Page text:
The next day, we set out on a road trip for Whistler, home of the 2010 Winter Olympics.  The ‘Sea-to-Sky Highway’ took us along the Howe Sound inlet up to Squamish.  This fiord-like waterway became a beautiful green from the glacial waters which drained into it from the mountains.  Of course, my kids knew just where all the awesome spots to stop were:  our first destination was the incredible ShannonFalls where a majestic waterfall poured out of a mountaintop and gracefully crashed into the rocks below where we were standing.  The cool mist felt really refreshing on the unusually hot 28 degree celsius day.  After a quick pit stop in Squamish for a caffeine boost (not me) at Starbucks, we went on up the highway towards Whistler.  I was quite disillusioned to see all the big city giant corporate ‘fast food’ places in this previously peaceful ‘out of the way’ town of Squamish.  One of the drawbacks of the Olympics I guess…..

Brandywine Falls River Gorge

Up the road a ways, we turned off to stop at BrandywineFalls.  This time, we walked along the mossy forest path to the top of the falls and walked abit further along to watch the water cascading down to the gorge and on towards the ocean in the distance through mountain valleys.  A B S O L U T E L Y     A M A Z I N G !!!


Soon, we arrived in Whistler, the little town that morphed into a tourist attraction itself for the Winter Olympics in 2010.  After a pita lunch, my son pointed out the main ski hills of Blackcomb and Whistler, the ‘Head to Head’ gondola ride, and some pricy accommodations.  We headed back to Vancouver, a 2 hour drive, and stopped along the way at a few viewing areas and a mountain called “The Barrier ”   –  many millions of years ago, a volcano erupted, the lava flowed, formed a dam for a lake, then the glacier melted leaving this precipitous cliff of unstable rock debris which can landslide down at any time with catastrophic consequences.  We watched some rock land-sliding as we stood there watching, so our visit was short!!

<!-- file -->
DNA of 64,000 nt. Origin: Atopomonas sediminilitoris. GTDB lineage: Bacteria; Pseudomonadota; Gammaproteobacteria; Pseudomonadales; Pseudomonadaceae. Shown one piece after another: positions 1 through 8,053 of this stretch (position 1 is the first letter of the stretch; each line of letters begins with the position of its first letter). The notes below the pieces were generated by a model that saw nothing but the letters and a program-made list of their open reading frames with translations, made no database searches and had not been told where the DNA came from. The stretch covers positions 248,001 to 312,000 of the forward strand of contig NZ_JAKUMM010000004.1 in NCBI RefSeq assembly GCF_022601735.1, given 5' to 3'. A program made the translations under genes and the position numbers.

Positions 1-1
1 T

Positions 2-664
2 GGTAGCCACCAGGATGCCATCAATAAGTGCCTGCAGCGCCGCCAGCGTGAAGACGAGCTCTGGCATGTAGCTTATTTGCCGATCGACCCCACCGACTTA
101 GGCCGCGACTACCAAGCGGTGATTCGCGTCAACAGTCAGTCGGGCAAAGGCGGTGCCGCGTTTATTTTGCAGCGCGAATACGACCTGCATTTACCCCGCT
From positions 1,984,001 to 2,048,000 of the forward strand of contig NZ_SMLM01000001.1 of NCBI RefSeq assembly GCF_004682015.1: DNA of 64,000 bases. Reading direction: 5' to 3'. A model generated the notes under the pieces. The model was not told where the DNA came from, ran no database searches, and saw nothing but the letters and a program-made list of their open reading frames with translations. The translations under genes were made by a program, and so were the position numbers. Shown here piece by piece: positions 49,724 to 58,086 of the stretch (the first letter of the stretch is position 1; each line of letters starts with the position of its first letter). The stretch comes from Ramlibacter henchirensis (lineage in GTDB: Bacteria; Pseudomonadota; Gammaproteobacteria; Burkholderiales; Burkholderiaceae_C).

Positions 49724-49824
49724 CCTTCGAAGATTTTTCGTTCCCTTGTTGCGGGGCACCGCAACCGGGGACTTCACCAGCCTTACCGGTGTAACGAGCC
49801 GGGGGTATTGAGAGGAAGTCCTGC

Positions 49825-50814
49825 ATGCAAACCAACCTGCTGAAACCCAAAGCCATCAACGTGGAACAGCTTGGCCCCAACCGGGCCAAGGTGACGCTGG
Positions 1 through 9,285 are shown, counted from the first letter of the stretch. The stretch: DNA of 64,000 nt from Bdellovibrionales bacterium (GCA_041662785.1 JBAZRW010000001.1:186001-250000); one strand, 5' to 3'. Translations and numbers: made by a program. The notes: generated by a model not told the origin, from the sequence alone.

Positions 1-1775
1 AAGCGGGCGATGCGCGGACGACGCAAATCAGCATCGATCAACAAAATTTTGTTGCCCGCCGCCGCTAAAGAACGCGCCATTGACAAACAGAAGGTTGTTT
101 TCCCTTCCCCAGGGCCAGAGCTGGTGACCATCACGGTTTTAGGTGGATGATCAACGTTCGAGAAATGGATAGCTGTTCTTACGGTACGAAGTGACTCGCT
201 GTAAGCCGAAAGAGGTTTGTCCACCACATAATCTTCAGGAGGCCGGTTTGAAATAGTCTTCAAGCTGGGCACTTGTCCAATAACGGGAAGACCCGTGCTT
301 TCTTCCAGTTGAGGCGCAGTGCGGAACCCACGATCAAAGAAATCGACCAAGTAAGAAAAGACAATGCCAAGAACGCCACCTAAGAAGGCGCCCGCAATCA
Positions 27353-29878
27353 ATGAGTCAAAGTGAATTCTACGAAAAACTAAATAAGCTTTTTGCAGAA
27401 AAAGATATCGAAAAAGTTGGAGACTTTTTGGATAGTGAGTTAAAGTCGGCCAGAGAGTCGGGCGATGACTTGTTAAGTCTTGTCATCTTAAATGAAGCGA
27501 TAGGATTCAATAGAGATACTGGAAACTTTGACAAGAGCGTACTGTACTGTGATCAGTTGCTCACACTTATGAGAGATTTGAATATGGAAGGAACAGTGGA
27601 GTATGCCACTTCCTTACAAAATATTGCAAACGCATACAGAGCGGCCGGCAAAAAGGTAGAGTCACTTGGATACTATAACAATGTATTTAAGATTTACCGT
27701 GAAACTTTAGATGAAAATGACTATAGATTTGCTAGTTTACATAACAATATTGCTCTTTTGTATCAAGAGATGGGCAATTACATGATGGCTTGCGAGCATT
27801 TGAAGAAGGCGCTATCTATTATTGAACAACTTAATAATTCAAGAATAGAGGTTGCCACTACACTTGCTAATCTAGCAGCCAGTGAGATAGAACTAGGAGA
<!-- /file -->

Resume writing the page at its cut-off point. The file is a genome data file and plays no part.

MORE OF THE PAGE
After arriving back in Vancouver, Robin cooked a delicious roast chicken supper with a side of potatoes, carrots, and onions topped with Mom’s gravy.  Then we took this supper to the beach to enjoy while we watched the kayakers, sailboats, swimmers, and paddle-surfers as the sun set over the ocean.   AAAHHHH……. What a life – it was pretty sweet.

Supper on the Beach

So now I’m waiting for the BC Ferry at HorseshoeBay, Vancouver to go to Vancouver Island to see my sisters for more adventures!

To be continued………

Lawn Tractor Repair

Well it finally happened:  my trusty old lawn tractor started acting……well, ‘old’.   I knew it was bound to happen any year now:  my ‘White Outdoor Products’ Canadian-made, 15.5 hp lawn tractor was going on 18 years old.  It’s been reliable and almost maintenance free all these years, except for a new battery in 2002.  But I have to admit, I sorely neglected her these past six years, even though I added oil and gas regularly.  When she began to be difficult to start a month ago, I decided that I had to pay attention to what she was trying to tell me.  So maybe my lawn tractor needed a new battery – easy fix, I thought.  I invested in a new battery with the correct amps and my son Darin installed it for me (he took the old battery – which apparently worked just fine – and gave me his dead lawn tractor battery to return for the refundable  ‘recycle fee’).  Great, I thought!  But next time I tried to start it, same thing.  Grrrrrr!!


Everything all ready to start